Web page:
With the state- and individual-level July employment data now in hand, we estimate the impact of the early expiration of enhanced federal unemployment insurance (UI) benefits in 25 states on employment, participation, and wages.
The state-level July payrolls figures do not show a statistically meaningful difference in job growth between states that ended UI benefits early and states that didn’t. But the more detailed individual-level data from the household survey of the employment report show clear evidence that benefit expiration increased the rate at which unemployed workers became employed.
We make four key findings. First, UI benefit expiration increased unemployed workers’ job finding probability by 6pp (vs. an average job finding probability of 27%) in July. Second, the effect is larger for low-paid leisure and hospitality workers (+15pp). Third the effect is entirely driven by workers who lost all benefits (+9pp), while workers who just lost the $300 top-up were unaffected. Fourth, the effect increases over time and was only +5pp in states where benefits expired on June 26 but +21pp in states where benefits expired on June 12. New academic research supports our findings.
We find no evidence of a boost to labor force participation—in fact, the estimated effect is negative, but statistically insignificant. This suggests that many workers are staying out for non-financial reasons such as concern about Covid and may be slow to return to the labor force even after UI benefits end.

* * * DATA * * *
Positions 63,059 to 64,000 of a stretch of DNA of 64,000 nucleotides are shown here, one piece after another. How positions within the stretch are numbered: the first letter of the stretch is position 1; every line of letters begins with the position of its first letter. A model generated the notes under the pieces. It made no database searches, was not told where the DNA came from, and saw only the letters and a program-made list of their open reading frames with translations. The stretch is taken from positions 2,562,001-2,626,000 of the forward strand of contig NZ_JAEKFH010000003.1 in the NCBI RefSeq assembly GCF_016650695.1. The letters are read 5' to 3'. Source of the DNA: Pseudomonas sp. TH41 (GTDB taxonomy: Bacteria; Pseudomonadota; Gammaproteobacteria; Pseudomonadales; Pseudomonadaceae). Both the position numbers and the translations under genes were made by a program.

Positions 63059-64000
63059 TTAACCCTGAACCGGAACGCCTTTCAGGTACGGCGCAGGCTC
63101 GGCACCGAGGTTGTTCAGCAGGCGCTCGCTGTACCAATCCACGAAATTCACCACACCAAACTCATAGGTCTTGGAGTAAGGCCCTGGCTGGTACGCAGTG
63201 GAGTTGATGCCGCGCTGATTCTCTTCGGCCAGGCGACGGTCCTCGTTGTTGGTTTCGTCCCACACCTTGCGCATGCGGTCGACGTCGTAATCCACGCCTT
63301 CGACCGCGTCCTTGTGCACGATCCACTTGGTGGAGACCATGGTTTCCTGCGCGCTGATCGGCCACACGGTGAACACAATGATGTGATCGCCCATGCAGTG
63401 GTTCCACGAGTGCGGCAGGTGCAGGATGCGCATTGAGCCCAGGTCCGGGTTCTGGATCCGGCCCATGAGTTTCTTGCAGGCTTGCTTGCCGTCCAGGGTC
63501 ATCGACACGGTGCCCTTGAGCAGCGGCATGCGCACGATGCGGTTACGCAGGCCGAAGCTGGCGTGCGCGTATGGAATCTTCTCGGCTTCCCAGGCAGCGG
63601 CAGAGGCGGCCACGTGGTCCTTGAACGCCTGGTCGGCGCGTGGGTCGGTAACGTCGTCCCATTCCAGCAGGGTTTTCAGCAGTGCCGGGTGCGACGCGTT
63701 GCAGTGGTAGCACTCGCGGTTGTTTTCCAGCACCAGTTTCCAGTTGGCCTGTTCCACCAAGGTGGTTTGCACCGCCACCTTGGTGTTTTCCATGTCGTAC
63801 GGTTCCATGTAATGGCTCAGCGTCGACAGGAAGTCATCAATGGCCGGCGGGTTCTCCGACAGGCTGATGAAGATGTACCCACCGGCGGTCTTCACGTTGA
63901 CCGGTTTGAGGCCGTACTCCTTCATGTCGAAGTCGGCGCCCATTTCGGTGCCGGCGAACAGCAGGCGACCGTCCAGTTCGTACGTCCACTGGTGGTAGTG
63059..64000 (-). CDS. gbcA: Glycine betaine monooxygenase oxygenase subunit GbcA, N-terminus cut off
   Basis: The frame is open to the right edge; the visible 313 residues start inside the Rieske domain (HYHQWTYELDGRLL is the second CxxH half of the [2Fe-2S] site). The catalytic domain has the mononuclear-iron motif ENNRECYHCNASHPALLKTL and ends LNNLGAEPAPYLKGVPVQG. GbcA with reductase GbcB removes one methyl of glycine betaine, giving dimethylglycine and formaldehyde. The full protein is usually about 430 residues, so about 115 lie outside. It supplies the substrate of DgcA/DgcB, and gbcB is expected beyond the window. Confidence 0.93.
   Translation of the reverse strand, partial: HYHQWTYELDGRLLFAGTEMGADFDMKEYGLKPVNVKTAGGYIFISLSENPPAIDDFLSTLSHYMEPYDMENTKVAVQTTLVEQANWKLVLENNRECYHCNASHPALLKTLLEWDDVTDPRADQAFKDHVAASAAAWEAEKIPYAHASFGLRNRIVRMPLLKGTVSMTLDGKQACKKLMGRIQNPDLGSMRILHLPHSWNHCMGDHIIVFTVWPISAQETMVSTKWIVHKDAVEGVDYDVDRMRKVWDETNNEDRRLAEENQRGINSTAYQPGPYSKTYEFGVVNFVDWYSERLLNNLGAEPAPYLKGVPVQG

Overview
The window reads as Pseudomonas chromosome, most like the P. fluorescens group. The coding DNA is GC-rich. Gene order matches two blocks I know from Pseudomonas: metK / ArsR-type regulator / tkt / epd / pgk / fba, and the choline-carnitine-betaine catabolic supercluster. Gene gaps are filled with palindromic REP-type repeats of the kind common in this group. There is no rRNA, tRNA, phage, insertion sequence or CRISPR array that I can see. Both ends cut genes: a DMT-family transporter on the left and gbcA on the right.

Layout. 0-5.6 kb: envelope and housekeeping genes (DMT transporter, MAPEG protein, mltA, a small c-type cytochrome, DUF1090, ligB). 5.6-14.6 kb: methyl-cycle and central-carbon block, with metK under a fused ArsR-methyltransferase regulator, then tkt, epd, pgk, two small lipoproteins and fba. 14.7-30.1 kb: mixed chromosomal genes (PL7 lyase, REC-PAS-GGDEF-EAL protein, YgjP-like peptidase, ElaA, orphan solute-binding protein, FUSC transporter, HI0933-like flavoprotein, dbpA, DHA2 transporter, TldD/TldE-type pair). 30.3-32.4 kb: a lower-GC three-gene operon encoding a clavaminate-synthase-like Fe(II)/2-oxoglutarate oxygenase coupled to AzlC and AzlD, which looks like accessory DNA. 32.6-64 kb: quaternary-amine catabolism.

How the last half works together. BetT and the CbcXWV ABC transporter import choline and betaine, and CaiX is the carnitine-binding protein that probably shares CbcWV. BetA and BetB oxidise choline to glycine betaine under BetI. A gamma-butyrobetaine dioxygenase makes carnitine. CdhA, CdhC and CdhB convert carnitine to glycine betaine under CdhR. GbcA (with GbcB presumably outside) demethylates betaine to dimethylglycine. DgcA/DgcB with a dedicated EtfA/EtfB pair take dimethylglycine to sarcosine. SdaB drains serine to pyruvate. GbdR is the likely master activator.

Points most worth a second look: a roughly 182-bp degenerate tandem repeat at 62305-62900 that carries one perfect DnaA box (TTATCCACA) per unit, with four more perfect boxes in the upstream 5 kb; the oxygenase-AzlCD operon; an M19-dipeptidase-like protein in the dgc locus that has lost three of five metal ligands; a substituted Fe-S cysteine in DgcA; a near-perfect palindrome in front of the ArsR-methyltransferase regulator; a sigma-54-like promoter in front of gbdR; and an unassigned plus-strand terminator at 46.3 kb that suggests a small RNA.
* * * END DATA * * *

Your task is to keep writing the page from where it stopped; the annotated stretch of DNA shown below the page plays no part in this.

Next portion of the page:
The impact of benefit expiration on wage growth remains inconclusive. We previously showed that wages for ride-hailing service drivers—where wages change dynamically in real time in response to increases in labor supply—have declined more in states that ended benefits early. Average hourly earnings growth in the leisure and hospitality sector was also softer in these states in July, although the difference is not statistically significant.
Our findings reinforce our confidence that national UI benefit expiration on September 6 will boost job growth by another 1.5mn through year-end. But they also suggest that it might take longer for the participation rate to recover. We continue to expect the unemployment rate to reach 4.1% by the end of 2021, but now expect the participation rate to only reach 62.2%.
The state- and individual-level data underlying the July employment report have just been released, allowing us to estimate the impact of the early expiration of enhanced federal unemployment insurance (UI) benefits in 25 states for the first time. In this week’s Analyst, we estimate the impact of expiration on employment, labor force participation, and wage growth and then update our labor market forecasts for the rest of 2021 to incorporate our findings.
In between the survey weeks for the June and July employment reports, 25 states accounting for one-fourth of benefit recipients ended the $300 federal UI top-up payment, and all but three of these states opted out of other federal UI programs that extended the duration of benefits and eligibility to include gig workers (Exhibit 1).
Because job losses remain concentrated in low-wage industries, the federal enhanced UI benefits are large relative to normal wages for many benefit recipients. We estimate that the median UI recipient received a benefit worth roughly 90% of their prior wage and that almost half of workers earned more from benefits than from their prior job (Exhibit 2). Without the $300 top-up, the median wage replacement rate would drop to roughly 50%.